The next piece in the equation is just how much time you feel that you need to spend fishing. When I was a young bloke I could never fish too much and even contemplated working part time so I could spend more time fishing mid-week. It didn’t come to that because I became self-employed and managed my work so I could duck out a few afternoons a week chasing beach mulloway. These days I’m semi-retired and have a lot more time on my hands but I just don’t have the energy or inclination to go fishing 4 or 5 times a week. Once or twice a week is enough for me and I’m lucky that I can pick my days when the weather and tides suit what I want to do. It wasn’t always like that. About 10 years ago I spent way too much time fishing. My kids were older and seriously fishing with me but fishing got to the stage where it was running my life. When I wasn’t working a 9-5 job I was fishing, playing with the boat, fiddling with fishing gear, writing fishing articles, taking fishing photos and on a fishing club committee. That balance I eluded to earlier was non-existent and it got the stage where all the fun went out of it. I virtually gave fishing away for two years and took up golf. I got my handicap down to 8 and kept my sanity. I slowly got back into my fishing but ever since then I’ve been very wary of keeping that work, family, exercise, social and fishing balance in check and under control.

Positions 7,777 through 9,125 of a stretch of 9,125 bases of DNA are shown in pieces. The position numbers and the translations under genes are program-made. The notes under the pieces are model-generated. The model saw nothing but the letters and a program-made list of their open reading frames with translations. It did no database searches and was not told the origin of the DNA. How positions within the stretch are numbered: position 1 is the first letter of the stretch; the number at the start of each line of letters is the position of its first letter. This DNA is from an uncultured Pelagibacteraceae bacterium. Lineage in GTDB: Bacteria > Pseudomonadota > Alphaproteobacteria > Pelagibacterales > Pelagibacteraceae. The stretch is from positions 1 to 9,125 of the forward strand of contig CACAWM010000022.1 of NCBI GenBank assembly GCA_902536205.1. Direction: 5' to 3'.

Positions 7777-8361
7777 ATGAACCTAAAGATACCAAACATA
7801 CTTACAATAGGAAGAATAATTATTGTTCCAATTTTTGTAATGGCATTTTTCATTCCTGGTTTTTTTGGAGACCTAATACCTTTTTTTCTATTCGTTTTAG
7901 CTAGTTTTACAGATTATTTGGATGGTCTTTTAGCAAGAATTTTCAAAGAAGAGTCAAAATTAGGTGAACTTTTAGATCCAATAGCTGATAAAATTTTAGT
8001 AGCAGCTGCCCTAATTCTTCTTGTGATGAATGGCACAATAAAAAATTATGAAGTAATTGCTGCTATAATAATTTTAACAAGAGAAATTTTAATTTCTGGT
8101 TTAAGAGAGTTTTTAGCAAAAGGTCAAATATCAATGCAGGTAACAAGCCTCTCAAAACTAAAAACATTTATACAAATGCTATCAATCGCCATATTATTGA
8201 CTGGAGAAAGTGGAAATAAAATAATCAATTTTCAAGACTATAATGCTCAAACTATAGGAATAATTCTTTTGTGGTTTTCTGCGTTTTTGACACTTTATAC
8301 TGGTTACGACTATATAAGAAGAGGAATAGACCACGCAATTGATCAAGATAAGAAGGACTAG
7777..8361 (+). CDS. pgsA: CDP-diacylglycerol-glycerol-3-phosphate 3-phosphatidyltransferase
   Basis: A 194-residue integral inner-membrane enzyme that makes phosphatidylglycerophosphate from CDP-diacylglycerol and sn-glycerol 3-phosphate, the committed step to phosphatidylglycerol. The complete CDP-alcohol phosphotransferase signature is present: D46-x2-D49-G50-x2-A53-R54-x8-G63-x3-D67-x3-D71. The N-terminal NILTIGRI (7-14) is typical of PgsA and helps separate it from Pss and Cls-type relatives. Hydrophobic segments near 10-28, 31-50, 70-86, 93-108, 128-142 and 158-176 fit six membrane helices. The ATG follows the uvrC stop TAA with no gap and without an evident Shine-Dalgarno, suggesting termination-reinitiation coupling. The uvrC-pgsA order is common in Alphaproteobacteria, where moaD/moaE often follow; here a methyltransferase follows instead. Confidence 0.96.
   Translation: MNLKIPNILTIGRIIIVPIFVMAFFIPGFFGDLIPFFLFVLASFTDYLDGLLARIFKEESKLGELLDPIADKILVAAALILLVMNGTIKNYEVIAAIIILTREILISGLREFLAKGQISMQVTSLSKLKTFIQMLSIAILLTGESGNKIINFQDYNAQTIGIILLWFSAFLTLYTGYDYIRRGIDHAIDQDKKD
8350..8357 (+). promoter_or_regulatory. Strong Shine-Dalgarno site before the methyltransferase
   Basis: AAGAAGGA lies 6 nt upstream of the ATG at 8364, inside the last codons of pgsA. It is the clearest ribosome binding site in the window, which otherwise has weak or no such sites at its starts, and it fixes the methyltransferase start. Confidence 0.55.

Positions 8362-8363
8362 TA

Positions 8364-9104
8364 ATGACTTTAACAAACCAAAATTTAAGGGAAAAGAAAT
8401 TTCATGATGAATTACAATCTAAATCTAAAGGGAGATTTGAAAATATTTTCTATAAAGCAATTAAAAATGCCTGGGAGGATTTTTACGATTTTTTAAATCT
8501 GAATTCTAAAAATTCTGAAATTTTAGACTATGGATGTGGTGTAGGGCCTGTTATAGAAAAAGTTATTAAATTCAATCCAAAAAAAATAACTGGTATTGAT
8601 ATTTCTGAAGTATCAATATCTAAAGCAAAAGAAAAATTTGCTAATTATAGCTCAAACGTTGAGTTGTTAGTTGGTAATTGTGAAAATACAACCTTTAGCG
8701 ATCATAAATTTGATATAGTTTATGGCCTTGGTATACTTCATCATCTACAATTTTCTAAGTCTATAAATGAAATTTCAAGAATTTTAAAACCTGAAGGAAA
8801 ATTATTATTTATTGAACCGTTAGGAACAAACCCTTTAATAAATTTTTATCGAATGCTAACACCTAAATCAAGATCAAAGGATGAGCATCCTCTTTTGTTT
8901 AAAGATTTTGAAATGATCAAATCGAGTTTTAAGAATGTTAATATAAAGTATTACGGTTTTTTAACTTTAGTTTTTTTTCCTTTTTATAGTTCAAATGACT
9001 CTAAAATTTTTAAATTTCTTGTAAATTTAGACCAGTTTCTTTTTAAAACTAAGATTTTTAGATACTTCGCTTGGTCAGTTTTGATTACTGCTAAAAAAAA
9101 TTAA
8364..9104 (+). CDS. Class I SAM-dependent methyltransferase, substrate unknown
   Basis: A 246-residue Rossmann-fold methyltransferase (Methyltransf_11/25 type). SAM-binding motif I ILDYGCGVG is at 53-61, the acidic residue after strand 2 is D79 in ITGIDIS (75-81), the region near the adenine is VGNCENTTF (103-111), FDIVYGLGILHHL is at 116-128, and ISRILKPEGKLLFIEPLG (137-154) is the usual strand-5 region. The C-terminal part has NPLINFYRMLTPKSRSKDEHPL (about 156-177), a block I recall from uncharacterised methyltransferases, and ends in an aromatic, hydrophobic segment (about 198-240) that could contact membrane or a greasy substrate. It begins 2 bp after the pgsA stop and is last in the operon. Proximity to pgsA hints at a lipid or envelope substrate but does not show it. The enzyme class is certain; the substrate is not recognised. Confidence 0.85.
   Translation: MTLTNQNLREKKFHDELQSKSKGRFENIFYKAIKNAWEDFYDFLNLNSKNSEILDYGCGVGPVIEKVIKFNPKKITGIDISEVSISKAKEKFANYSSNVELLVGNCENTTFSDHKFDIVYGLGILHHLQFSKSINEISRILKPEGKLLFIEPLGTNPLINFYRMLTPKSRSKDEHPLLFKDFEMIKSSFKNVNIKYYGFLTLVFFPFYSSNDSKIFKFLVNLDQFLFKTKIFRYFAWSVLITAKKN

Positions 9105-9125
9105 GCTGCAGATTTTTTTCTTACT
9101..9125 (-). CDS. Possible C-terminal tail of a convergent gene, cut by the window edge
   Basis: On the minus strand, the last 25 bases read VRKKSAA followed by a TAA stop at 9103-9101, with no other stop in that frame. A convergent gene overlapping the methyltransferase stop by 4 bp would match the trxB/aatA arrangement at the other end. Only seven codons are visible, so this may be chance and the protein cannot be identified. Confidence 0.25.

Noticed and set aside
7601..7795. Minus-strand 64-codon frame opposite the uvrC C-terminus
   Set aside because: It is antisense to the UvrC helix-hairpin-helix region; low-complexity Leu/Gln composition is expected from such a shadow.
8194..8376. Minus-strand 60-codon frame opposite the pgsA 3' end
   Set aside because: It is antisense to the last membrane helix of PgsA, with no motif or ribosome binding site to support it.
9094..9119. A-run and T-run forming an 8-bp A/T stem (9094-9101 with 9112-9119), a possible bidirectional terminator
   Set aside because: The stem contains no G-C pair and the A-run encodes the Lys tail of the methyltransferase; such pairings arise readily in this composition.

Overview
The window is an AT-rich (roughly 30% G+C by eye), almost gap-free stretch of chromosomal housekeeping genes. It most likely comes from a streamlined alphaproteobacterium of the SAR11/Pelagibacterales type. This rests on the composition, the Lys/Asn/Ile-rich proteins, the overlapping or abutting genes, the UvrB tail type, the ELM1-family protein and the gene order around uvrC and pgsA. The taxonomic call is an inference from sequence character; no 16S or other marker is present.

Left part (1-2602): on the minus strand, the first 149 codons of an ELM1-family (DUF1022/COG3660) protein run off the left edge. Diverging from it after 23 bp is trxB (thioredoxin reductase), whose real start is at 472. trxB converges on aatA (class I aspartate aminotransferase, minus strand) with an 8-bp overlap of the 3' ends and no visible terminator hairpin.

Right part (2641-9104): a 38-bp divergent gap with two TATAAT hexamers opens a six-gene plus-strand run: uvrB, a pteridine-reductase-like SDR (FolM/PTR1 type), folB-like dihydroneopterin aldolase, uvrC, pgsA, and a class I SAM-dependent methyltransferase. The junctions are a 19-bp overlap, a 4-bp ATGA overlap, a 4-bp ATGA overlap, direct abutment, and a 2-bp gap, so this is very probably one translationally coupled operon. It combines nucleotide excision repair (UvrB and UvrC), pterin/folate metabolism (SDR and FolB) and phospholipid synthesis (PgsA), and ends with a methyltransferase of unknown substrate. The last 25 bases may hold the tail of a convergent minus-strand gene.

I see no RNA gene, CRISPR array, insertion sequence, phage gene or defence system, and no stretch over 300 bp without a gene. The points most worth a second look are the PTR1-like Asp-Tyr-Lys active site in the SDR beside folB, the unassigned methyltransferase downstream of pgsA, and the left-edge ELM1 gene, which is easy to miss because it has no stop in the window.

It’s All in The Timing

So how do you get the most out of your fishing time when you finally start to manage it? That’s the $64,000 question I guess. I’ll offer my thoughts then toss around a few suggestions that may help.

I don’t like just going fishing and hoping for the best. I’ll make a plan based on time of year, target species, moon phase and tides. In Hervey Bay we get big tides so they are always a major contributing factor that have to be allowed for. Some species and locations require big spring tides and run in the water while others are best on smaller neap tides. Based on those tides, moon phases and weather, I’ll plan what species to target and where and at what stage of the tide. That locks in a certain period of time that I plan to fish. It may be 2 hours or it could be 6 hours but I’ll plan for that time and get other things out of the way or postponed so that time is committed to fishing. Quite often my trips are of short duration and focussed on a particular tide stage or time of day. I’ll fish hard for those few hours knowing that I’ve chosen the best circumstances to concentrate my efforts.